Wes Anderson's artisanally crafted stop-motion animated film Isle of Dogs, which opens Friday, is as pleasurable to look at as almost all of Anderson's unique and decorative works. Like his best movies (The Royal Tenenbaums, The Grand Budapest Hotel) Isle of Dogs delights in a large, eccentric ensemble cast and glories in meticulously designed, setting-specific tableaux.
But accusations of cultural appropriation have dogged — no pun intended — the film's reception, which has been otherwise overwhelmingly positive.
The film takes place in a fictional near-future Japanese metropolis called Megasaki, and the principal characters are canines, all of whom have been banished by mayoral decree to a nearby island. We're informed at the outset that all barks have been translated into English. And hearing Bryan Cranston, Bill Murray, Ed Norton, Jeff Goldblum and Bob Balaban (all white males) voicing the film's central "Alpha Dog" pack occasioned no uneasiness for me.
Asian writers (and speakers of Japanese) have noted that the Japanese dialogue in the film, which is sometimes translated by a translator (Frances McDormand), is drastically simplified and often resorts to anglicized words and simplistic sentence structure to create context clues for English speakers. If this was intended as a tribute, they argue, it's a failed one. (I thought the "translation" gag worked well in the press-conference settings but agree that using subtitles would have made more sense in others, especially as it would have facilitated a more accurate portrayal of the language.)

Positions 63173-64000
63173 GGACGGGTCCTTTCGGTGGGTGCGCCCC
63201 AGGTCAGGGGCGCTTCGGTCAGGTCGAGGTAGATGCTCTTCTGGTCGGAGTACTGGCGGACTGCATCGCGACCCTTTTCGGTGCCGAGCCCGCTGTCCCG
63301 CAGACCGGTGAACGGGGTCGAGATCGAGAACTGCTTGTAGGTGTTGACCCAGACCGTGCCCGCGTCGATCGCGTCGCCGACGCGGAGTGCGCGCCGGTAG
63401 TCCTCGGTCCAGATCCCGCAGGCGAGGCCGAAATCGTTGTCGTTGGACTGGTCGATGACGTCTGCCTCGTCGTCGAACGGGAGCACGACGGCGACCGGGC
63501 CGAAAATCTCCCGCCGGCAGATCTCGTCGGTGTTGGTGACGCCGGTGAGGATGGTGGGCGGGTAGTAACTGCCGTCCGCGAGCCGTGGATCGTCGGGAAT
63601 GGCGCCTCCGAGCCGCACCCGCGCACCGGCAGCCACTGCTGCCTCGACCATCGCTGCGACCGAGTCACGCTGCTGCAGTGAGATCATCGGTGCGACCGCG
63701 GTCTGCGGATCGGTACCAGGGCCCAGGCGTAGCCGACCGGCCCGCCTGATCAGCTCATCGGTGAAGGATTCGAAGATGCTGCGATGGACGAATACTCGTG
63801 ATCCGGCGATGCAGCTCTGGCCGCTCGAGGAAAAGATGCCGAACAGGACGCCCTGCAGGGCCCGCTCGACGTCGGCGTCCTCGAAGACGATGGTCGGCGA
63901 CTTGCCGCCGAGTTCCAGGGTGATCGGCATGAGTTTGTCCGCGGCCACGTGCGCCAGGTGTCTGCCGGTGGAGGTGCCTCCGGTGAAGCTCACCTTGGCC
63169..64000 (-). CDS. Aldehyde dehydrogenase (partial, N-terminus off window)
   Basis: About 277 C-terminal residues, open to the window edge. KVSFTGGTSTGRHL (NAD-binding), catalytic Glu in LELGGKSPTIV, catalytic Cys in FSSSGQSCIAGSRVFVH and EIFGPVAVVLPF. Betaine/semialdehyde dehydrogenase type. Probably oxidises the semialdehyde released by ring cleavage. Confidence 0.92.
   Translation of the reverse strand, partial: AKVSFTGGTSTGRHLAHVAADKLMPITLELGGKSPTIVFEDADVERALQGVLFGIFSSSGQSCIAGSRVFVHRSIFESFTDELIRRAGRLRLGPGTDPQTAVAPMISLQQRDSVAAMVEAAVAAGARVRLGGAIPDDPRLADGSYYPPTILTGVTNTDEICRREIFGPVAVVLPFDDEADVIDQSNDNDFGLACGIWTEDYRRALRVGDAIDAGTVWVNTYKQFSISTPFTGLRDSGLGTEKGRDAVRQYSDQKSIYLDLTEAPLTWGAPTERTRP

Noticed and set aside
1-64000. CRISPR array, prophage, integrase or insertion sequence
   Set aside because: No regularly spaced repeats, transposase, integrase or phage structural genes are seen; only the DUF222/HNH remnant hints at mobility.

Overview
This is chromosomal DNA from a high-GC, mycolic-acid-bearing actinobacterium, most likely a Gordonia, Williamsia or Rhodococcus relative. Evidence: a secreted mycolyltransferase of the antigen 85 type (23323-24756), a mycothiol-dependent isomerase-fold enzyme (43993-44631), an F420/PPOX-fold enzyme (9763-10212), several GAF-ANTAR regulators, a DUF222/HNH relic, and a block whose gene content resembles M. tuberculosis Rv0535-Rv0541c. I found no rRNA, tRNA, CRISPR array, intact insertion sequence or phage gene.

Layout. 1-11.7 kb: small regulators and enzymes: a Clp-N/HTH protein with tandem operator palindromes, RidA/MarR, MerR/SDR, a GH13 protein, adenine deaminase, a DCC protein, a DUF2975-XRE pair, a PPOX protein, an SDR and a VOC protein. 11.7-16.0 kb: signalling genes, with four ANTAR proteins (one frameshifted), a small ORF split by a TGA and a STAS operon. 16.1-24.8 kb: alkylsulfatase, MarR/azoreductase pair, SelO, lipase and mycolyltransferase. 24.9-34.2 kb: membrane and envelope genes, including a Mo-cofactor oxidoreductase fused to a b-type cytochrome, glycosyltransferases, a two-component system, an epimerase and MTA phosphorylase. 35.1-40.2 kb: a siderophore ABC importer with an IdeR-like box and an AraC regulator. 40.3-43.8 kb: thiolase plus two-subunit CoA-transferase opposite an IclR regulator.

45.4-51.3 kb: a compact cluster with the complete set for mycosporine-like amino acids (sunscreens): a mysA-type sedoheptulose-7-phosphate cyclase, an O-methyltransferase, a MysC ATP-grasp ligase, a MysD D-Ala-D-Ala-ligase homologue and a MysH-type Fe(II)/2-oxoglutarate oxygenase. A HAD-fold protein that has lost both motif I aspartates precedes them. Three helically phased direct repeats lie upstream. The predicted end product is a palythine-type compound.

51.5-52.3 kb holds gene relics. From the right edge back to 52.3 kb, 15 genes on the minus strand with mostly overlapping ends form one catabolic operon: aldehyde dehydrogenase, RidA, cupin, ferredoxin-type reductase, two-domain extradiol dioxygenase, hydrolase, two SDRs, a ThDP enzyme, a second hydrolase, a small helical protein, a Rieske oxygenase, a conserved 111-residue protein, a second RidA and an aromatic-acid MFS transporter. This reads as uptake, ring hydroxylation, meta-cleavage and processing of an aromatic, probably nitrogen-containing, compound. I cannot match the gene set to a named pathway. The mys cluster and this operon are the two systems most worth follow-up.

The bigger marginalization issue, in my viewing experience, was the character of Tracy, voiced by Greta Gerwig. She's a foreign exchange student from Cincinnati who leads Megasaki's protest movement against the dog decree. When the mayor's young ward, Atari (voiced by Koyu Rankin) flies to the island to rescue his beloved guard dog, Spots (Liev Schrieber), Tracy, via her student paper, exposes a conspiracy at the heart of the dog decree. Her investigative journalism antics are a hoot, but her centrality in the people's revolt against the administration reminded me of Avatar-style "white savior" narratives. This particular example not only marginalized Japanese characters, it also didn't make a ton of narrative sense.
Anderson has acknowledged that the film could have taken place anywhere. What it came down to, most likely, is that he wanted to set a movie in Japan, with its rich cultural history, its lush natural and hyperactive urban backdrops, and a written language that is itself beautiful to look at. I think it's clear that Anderson intended the film as an homage — his love of iconic Japanese filmmakers is almost as evident as his love of dogs — but I think it's also clear that the homage fell short, and that it rightly rankles viewers of Asian descent.